Brexit Politics

Young People May Not Have A Vote – But We Still Have A Voice

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The EU referendum has divided the nation with a single vote.

Our country is already more isolated from the international community, and the recent surge in already abundant racially charged attacks and abuse is demonstrative of the anger, ignorance and fear that so much of the British public feel. The world just became a much scarier place. For young people and for Britain, the future is becoming increasingly unclear.

One of my good friends (who has asked to remain anonymous) has lived in this country since she was five, and despite not yet having UK citizenship she’s as northern as they come. But now, thanks to Thursday’s ‘Leave’ vote, it is becoming increasingly likely that she will be deported to Romania in the next few years; sent back to a country she doesn’t know, and where (in her own words) she “doesn’t belong”.

The national media’s manipulation of the facts and distortion of the truth, along with the nationalistic, moralistic and blind prejudice of so many voters in this country has led the 52% to potentially ruin a future that doesn’t belong to them.

Oli Coulson, a prominent campaigner for the Leave campaign and a member of the Young Conservative party, is of the opinion that the financial and social benefits of the split will be “highly beneficial” for the younger generation.

He believes that a “fairer immigration policy”, which will hopefully be implemented soon by either David Cameron or the next leader of the Conservative party, will allow for a controllable level of immigrants to enter the country based on their skills and what they can offer to the UK, to study and contribute to the economy through the planned points-based system.

It’s clear that the range of young people’s views on the EU is pretty diverse, to say the least. However, among the 16 and 17 year-olds I spoke to (and no doubt on a wider scale, judging from the opinions voiced on social media around the country), the unifying complaint was that our voices have remained unheard.

The fact that the momentous decision to leave the European Union was made without our input and without our consent not only undermines the core values of our democracy, it renders us politically disadvantaged in the face of a much more anti-European and disproportionately right-wing older generation which, unlike younger people, actually got to have a say.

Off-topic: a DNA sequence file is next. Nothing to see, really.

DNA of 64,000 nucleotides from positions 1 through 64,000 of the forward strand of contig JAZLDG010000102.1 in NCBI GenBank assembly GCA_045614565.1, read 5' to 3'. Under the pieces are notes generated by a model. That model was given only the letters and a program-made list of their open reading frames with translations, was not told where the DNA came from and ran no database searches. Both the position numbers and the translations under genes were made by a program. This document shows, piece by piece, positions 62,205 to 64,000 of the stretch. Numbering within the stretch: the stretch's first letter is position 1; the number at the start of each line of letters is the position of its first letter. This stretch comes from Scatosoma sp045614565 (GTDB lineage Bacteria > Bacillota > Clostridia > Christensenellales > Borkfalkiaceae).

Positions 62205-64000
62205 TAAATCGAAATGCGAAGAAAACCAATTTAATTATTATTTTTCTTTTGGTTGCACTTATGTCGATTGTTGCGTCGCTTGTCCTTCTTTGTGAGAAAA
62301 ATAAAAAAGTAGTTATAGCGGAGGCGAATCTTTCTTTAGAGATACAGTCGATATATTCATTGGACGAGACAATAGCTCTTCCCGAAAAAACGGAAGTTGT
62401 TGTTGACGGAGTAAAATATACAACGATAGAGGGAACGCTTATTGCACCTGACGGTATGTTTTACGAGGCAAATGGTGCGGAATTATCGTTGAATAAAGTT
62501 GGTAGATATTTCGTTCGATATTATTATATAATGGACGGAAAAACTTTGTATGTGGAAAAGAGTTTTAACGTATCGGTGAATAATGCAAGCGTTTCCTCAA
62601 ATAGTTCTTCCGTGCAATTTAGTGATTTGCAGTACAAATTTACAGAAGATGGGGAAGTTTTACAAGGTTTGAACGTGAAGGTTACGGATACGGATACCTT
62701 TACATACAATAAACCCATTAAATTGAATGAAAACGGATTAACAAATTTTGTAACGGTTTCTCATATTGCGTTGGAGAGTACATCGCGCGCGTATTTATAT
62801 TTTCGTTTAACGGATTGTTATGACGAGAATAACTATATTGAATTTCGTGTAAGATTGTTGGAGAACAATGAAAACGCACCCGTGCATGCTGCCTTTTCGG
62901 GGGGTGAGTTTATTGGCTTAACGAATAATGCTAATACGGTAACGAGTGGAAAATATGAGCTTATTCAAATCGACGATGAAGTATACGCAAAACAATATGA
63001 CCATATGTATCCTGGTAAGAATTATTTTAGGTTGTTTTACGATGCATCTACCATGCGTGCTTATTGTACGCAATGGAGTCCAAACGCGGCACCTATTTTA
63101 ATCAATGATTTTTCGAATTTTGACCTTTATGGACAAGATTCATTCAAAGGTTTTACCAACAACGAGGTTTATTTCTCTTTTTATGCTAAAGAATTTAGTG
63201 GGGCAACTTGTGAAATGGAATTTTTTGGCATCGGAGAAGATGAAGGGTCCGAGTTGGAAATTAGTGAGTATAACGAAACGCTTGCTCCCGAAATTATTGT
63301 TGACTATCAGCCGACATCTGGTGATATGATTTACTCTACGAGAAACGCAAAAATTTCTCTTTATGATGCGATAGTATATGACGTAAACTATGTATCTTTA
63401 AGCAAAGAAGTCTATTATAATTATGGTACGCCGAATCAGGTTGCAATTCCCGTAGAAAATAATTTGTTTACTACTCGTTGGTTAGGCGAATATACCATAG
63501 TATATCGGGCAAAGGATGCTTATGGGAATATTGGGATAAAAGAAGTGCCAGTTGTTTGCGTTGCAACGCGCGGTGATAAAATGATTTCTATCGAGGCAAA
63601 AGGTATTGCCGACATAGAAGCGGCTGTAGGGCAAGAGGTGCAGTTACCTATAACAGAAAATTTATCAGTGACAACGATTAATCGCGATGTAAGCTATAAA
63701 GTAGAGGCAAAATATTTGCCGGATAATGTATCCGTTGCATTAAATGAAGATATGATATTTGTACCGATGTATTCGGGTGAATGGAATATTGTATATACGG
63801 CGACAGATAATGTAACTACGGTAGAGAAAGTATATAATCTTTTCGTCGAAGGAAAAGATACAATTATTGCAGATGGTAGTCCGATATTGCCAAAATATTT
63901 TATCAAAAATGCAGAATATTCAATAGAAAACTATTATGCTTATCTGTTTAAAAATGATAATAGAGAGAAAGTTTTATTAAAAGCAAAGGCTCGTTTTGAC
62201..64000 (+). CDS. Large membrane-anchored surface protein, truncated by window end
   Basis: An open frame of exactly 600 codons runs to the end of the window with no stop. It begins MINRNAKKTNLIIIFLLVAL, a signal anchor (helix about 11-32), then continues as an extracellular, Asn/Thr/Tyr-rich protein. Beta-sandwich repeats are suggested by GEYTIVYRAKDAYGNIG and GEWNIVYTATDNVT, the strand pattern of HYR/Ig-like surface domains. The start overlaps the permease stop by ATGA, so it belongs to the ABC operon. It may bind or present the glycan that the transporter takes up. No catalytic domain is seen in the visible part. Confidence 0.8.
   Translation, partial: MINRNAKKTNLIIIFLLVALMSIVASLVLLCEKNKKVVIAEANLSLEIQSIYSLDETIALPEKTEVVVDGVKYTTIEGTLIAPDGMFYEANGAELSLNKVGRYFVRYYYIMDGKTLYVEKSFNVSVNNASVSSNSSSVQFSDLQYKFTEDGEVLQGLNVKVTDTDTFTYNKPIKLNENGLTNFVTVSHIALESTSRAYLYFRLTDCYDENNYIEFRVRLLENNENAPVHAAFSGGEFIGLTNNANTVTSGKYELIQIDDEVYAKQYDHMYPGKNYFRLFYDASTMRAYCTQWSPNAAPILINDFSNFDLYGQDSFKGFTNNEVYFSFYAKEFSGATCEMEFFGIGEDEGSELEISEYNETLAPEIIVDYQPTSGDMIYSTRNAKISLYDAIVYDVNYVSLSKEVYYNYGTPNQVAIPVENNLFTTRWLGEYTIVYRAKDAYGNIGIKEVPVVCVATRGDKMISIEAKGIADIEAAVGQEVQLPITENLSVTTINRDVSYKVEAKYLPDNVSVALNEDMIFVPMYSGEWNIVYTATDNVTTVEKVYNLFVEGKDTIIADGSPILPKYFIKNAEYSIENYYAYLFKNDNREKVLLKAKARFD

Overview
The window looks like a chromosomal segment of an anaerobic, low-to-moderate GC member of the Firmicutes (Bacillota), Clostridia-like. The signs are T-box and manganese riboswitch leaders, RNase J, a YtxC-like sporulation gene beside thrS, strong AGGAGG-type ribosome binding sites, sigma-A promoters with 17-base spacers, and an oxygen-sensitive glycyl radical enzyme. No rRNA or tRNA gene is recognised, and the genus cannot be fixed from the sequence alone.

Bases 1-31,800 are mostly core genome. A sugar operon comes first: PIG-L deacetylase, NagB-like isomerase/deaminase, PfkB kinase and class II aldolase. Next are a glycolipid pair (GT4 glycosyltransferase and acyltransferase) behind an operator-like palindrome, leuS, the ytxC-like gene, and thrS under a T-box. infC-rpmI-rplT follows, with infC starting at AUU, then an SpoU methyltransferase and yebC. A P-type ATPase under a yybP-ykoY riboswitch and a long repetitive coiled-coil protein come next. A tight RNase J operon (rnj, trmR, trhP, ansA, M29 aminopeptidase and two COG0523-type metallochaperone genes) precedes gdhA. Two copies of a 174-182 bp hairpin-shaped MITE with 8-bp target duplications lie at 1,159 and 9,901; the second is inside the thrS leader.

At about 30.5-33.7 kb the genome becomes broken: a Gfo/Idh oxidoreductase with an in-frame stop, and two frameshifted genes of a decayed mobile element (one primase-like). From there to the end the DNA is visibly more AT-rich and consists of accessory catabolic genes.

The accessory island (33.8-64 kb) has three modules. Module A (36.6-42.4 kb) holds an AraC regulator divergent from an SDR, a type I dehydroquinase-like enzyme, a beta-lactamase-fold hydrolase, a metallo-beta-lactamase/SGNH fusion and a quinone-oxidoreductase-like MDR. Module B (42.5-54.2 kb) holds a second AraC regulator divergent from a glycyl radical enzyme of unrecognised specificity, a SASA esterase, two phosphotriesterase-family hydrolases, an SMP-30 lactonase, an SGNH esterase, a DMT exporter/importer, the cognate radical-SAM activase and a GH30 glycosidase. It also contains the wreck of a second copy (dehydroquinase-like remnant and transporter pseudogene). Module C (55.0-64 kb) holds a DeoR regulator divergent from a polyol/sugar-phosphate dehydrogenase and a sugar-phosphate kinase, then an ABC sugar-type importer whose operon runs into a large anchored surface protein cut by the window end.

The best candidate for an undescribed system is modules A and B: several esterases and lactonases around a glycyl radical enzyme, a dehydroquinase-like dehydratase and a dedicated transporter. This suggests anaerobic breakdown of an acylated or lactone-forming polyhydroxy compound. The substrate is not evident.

The young people of today’s Britain are dejected, disillusioned and uninvolved; we are going to have to live with the consequences of a decision that the rest of the country made on our behalf, and we were denied the chance to do anything about it.

But as difficult as it might be to see, I do believe that with our frustration and the disempowerment that comes with the thoroughly undemocratic decision to not allow 16 and 17 year-olds to vote in a referendum that affects us so much, comes a kind of bittersweet optimism.

We live in a country where, according to a survey published by the Office of National Statistics, only 31% of 16-24 year-olds showed any interest in politics.

However, in the Scottish Independence referendum in 2014, the voter turnout for 16-17 year olds was incredibly high at 75% – not only are our actions totally contradicting the assumption that young people aren’t interested in politics, we are clearly participating in it when allowed.

And even when denied the opportunity to vote, we are still debating, questioning and forming opinions which, while they might be seen as irrelevant or redundant by our government, in my opinion are crucial to sustaining (or creating) a stronger, fairer, more tolerant Britain and a more democratic Europe.



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